Birth control pills
“The pill” is a medication used to prevent pregnancy. The pill typically refers to combined birth control pills which use two female hormones, estrogen and progestin. The hormones in the pill thicken cervical mucus, thin the lining of the uterus, and prevent a woman’s ovaries from releasing an egg (ovulation). When taken correctly, the failure rate is between 1 and 8 percent per year.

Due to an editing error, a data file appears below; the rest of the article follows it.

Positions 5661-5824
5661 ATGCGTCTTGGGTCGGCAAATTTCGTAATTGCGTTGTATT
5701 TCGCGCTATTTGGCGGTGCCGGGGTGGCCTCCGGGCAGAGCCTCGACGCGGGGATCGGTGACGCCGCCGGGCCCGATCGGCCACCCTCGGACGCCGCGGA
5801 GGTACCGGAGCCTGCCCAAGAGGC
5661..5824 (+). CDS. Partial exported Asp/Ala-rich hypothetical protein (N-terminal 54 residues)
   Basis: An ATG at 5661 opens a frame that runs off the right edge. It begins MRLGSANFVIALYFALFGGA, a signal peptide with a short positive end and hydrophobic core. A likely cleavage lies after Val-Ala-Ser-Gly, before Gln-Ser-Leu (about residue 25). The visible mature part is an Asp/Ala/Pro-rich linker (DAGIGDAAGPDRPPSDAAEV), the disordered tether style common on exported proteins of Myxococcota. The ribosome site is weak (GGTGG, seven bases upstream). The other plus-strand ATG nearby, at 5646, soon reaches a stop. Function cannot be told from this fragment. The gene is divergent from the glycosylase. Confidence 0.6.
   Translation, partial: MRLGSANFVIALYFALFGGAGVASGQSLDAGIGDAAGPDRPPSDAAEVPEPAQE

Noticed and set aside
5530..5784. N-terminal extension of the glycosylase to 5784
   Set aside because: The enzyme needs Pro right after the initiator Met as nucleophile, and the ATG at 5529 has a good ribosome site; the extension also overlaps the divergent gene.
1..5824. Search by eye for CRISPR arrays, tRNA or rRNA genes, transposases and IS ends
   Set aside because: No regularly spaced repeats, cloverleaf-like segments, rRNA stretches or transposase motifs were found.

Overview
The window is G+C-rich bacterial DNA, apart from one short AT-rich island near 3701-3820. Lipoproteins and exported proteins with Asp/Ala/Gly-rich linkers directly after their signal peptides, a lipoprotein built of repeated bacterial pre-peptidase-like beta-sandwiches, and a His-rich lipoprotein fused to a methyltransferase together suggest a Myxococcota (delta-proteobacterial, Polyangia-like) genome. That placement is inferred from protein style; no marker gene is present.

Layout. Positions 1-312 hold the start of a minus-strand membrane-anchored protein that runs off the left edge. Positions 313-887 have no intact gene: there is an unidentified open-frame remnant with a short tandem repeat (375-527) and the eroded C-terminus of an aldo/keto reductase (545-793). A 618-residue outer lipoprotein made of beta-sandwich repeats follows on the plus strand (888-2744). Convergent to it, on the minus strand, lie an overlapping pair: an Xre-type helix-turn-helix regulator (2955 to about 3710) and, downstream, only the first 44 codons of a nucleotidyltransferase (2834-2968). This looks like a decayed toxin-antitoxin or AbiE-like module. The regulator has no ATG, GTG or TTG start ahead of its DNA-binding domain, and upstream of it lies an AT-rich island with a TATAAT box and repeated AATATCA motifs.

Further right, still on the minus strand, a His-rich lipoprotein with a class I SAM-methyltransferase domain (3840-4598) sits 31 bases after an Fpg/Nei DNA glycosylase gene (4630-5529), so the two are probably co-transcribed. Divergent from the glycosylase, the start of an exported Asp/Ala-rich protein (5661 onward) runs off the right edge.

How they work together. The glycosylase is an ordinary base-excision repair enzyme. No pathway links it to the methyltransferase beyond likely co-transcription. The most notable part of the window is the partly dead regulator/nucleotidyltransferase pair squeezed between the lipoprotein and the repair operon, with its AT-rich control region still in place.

Most pill packages have active pills (with hormones) and placebo pills (no hormones). The number of placebo pills can vary depending on the type of pill. Your menstrual period should occur during the placebo pills because of lack of hormones. You are still protected from pregnancy during the placebo pills. Continuous use pills are also available. These pills reduce the number of scheduled days of bleeding by reducing the number of placebo pills or eliminating them completely.
The pill does not provide protection against sexually transmitted infections. Use latex condoms for increased protection against the transmission of STIs including HIV.